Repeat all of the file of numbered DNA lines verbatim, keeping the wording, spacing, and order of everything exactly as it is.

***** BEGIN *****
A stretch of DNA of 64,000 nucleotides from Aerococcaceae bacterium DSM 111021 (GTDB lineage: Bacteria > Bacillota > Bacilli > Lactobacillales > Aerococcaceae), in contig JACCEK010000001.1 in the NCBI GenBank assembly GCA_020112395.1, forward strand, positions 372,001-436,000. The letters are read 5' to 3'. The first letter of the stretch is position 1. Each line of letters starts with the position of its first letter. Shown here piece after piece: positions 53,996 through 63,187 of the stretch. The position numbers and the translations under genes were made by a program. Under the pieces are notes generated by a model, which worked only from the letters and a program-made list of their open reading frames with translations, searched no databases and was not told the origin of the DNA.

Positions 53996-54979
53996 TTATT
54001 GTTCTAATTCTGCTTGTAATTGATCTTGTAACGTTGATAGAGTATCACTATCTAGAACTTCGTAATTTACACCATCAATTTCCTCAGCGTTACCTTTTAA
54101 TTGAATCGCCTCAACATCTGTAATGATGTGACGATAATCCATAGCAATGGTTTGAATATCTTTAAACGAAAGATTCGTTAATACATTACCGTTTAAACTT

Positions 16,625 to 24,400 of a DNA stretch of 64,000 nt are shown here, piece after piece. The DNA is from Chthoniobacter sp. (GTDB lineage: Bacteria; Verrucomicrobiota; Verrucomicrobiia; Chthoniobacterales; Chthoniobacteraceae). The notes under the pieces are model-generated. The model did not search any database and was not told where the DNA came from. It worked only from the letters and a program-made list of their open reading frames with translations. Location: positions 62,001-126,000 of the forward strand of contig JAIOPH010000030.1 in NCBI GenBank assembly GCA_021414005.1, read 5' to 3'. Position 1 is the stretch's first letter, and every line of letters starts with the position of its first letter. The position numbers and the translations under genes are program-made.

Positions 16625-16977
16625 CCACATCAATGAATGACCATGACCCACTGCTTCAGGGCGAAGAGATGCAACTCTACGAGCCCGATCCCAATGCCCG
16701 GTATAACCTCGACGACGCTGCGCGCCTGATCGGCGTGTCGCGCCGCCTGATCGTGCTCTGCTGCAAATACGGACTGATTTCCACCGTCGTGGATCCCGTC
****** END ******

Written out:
A stretch of DNA of 64,000 nucleotides from Aerococcaceae bacterium DSM 111021 (GTDB lineage: Bacteria > Bacillota > Bacilli > Lactobacillales > Aerococcaceae), in contig JACCEK010000001.1 in the NCBI GenBank assembly GCA_020112395.1, forward strand, positions 372,001-436,000. The letters are read 5' to 3'. The first letter of the stretch is position 1. Each line of letters starts with the position of its first letter. Shown here piece after piece: positions 53,996 through 63,187 of the stretch. The position numbers and the translations under genes were made by a program. Under the pieces are notes generated by a model, which worked only from the letters and a program-made list of their open reading frames with translations, searched no databases and was not told the origin of the DNA.

Positions 53996-54979
53996 TTATT
54001 GTTCTAATTCTGCTTGTAATTGATCTTGTAACGTTGATAGAGTATCACTATCTAGAACTTCGTAATTTACACCATCAATTTCCTCAGCGTTACCTTTTAA
54101 TTGAATCGCCTCAACATCTGTAATGATGTGACGATAATCCATAGCAATGGTTTGAATATCTTTAAACGAAAGATTCGTTAATACATTACCGTTTAAACTT

Positions 16,625 to 24,400 of a DNA stretch of 64,000 nt are shown here, piece after piece. The DNA is from Chthoniobacter sp. (GTDB lineage: Bacteria; Verrucomicrobiota; Verrucomicrobiia; Chthoniobacterales; Chthoniobacteraceae). The notes under the pieces are model-generated. The model did not search any database and was not told where the DNA came from. It worked only from the letters and a program-made list of their open reading frames with translations. Location: positions 62,001-126,000 of the forward strand of contig JAIOPH010000030.1 in NCBI GenBank assembly GCA_021414005.1, read 5' to 3'. Position 1 is the stretch's first letter, and every line of letters starts with the position of its first letter. The position numbers and the translations under genes are program-made.

Positions 16625-16977
16625 CCACATCAATGAATGACCATGACCCACTGCTTCAGGGCGAAGAGATGCAACTCTACGAGCCCGATCCCAATGCCCG
16701 GTATAACCTCGACGACGCTGCGCGCCTGATCGGCGTGTCGCGCCGCCTGATCGTGCTCTGCTGCAAATACGGACTGATTTCCACCGTCGTGGATCCCGTC